How to Manage Amazon Web Services Instances part 1

If you want to minimize the amount of money you spend on Amazon Web Services (AWS) infrastructure, then this blog post is for you. In this post I will be discussing  the rationale behind starting & stopping AWS instances in an automated fashion and more importantly, doing it in a correct way. Obviously you could do it through the web console of AWS as well, but it will need your daily involvement. In addition, you would have to take care of starting/stopping various services running on those instances.

Before directly jumping on how we achieved instance management in an automated fashion, I like to state the problem that we were facing. Our application testing infrastructure is on AWS and it is a multiple components(20+) application distributed among 8-9 Amazon instances. Usually our testing team starts working from 10 am, and continues till 7 pm. Earlier we used to keep our testing infrastructure up for 24 hours, even though we were using it for only 9 hours on weekdays, and not using it at all on weekends. Thus, we were wasting more then 50% of the money that we spent on the AWS infrastructure. The obvious solution to this problem was: we needed an intelligent system that would make sure that our amazon infrastructure was up only during the time when we needed it.

The detailed list of the requirements, and the corresponding things that we did were:

  1. We should shut down our infrastructure instances when we are not using them.
  2. There should be a functionality to bring up the infrastructure manually: We created a group of Jenkins jobs, which were scheduled to run at a specific time to start our infrastructure. Also a set of people have execution access to these jobs to start the infrastructure manually, if the need arises.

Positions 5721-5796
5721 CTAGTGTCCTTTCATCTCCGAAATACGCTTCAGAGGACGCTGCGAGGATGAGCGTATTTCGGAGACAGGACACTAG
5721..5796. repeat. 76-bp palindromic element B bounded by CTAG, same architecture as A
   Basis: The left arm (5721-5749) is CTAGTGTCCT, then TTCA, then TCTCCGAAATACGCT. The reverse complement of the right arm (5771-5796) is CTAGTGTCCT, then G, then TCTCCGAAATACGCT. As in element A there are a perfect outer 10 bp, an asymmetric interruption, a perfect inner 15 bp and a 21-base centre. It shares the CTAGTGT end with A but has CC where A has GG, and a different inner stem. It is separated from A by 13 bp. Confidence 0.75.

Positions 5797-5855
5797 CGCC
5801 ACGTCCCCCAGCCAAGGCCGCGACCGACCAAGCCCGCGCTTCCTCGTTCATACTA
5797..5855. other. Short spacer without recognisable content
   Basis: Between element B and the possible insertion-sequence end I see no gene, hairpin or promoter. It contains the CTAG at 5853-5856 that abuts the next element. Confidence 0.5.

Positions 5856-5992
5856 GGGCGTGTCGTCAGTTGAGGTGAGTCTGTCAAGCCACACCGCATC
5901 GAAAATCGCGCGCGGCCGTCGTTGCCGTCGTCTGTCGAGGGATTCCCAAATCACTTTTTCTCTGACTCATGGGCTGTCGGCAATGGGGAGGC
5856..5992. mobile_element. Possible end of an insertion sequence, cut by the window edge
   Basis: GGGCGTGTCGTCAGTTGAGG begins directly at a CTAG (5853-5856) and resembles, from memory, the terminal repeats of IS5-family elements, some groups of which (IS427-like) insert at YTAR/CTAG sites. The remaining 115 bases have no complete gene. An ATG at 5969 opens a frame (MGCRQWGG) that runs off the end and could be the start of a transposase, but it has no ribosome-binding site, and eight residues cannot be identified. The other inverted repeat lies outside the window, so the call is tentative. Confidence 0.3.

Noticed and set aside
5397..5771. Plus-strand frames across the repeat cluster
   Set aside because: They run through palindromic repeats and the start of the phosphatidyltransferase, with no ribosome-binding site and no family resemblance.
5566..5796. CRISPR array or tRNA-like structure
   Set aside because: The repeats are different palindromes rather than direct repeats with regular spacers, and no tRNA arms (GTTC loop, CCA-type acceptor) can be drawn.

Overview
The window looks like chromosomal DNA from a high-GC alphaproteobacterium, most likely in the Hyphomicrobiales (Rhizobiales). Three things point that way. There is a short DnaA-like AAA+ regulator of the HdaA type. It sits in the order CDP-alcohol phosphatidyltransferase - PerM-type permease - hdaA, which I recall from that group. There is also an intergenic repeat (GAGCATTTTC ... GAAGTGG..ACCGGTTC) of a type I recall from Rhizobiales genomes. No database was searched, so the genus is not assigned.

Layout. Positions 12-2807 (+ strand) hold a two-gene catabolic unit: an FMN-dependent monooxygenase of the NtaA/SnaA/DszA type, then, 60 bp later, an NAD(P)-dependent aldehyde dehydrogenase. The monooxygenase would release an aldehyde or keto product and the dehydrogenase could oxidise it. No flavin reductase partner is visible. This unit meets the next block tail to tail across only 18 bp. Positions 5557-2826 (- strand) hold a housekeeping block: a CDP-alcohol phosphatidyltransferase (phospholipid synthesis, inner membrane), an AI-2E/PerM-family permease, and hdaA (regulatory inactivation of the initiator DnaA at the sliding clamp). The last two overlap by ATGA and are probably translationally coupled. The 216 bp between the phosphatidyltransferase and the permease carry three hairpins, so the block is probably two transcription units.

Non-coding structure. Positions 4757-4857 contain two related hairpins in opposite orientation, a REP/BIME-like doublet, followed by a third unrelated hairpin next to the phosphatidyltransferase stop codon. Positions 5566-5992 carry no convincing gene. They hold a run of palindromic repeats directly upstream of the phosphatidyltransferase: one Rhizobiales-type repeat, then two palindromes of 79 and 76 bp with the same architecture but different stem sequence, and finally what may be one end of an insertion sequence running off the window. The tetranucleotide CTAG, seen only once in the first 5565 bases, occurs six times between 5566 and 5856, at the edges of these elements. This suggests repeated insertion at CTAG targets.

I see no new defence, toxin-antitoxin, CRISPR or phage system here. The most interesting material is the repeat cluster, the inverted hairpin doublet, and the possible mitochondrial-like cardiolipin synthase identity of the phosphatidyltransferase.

3. We should bring up our infrastructure instances when we need it.
  4. There should be a functionality to shut down the infrastructure manually: We created a group of Jenkins jobs that were scheduled to run at a specific time to shut down our infrastructure. Also a set of people have execution access on these jobs to shut down the infrastructure manually, if the need arises.
  5. Automated application/services start on instance start: We made sure that all the applications and services were up and running when the instance was started.
  6. Automated graceful application/services shut down before instance shut down: We made sure that all the applications and services were gracefully stopped before the instance was shut down, so that there was be no loss of data.
  7. We also had to make sure that all the applications and services should be started as per defined agreed order.

Once we had the requirements ready, implementing them was simple, as Amazon provides a number of APIs to achieve this. We used AWS CLI, and needed to use just 2 simple commands that AWS CLI provides.
The command to start an instance :
aws ec2 start-instances –instance-ids i-XXXXXXXX
The command to stop an instance :
aws ec2 stop-instances –instance-ids i-XXXXXXXX 

Through above commands you can automate starting and stopping AWS instances, but you might not be doing it the correct way. As you didn’t restrict the AWS CLI allow firing of start-instances and stop-instances commands only, you could use other commands and that could turn out to be a problem area. Another important point to consider is that we should restrict the AWS instances on which above commands could be executed, as these commands could be mistakenly run with the instance id of a production amazon instance id as an argument, creating undesirable circumstances 🙂

In the next blog post I will talk about how to start and stop AWS instances in a correct way.

Puppet module to setup nodejs deployment

I would like to share my puppet module to setup nodejs deployment infrastructure on a linux box. This module performs the basic setup required to facilitate the automated deployment of a nodejs app. Very soon I’ll be introducing another generic puppet module that will run on top of this module & provide a full fledged automatic deployment of any node app. To view the source code of this module you can refer my github repository.

Let’s talk about what this module actually does. First of all we create a nodejs user which we will use for all deployment related activities of all the node app’s, as a convention we have created a folder /home/nodejs/nodeapps this folder will contain all the code of our node applications.